Jackson's harsh treatment of Indians needed backing from the Constitution, or else he would seem like a tyrant. Jackson thought progress was inevitable and the Indian land was needed to bring civilization to those areas. Twelve million whites were more important than a few thousand savages. The main Indians being persecuted were the Cherokees, Choctaws, Creeks, and the Chickasaws. They lived in the south. Defenders of these tribes said that the policy of white farmers having the right to take the land of the savage was okay as long as they were savage, but these tribes were not savage. They were skilled in the art of white civilization. Many had intermarried with white wives, lived in white man's houses, and had adopted the white man's dress. The Cherokee Nation had built roads, schools, and churches, they had even invented their own written language. Some even owned slaves. They thought that they were protected by rights given to them by treaties with the United States. The state of Georgia refused to recognize any special quality about the Cherokees except that they were red men and the fact that they owned land which the white men wanted. .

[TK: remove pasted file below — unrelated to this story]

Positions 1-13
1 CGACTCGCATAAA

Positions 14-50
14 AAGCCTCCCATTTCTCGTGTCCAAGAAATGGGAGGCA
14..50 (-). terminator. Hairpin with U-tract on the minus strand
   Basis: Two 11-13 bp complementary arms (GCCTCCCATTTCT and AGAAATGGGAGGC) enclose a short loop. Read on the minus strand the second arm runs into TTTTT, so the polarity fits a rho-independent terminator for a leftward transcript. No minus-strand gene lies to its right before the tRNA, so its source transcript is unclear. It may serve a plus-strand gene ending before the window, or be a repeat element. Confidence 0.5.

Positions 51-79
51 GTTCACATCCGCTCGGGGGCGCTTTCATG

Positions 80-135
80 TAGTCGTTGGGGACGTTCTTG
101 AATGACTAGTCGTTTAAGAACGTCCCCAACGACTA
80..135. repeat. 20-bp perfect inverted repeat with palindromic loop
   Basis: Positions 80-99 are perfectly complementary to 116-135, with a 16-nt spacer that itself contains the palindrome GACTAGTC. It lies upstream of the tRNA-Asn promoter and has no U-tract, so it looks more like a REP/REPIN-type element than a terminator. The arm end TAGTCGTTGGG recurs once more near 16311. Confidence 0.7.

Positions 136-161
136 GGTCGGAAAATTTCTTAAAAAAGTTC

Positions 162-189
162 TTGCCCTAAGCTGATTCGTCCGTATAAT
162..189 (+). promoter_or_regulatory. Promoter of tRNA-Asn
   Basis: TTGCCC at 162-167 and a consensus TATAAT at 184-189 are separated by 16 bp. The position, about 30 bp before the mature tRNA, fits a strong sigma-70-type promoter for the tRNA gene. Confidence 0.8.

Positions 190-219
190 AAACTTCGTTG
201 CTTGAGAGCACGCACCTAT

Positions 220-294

In May 1830, President Andrew Jackson signed into law the Indian Removal Act. This act required all tribes east of the Mississippi River to leave their lands and travel to reservations in the Oklahoma Territory on the Great Plains. This was done because of the pressure of white settlers who wanted to take over the lands on which the Indians had lived. The white settlers were already emigrating to the Union, or America. The East Coast was burdened with new settlers and becoming vastly populated. President Andrew Jackson and the government had to find a way to move people to the West to make room. In 1830, a new state law said that the Cherokees would be under the jurisdiction of state rather than federal law. This meant that the Indians now had little, if any, protection against the white settlers that desired their land.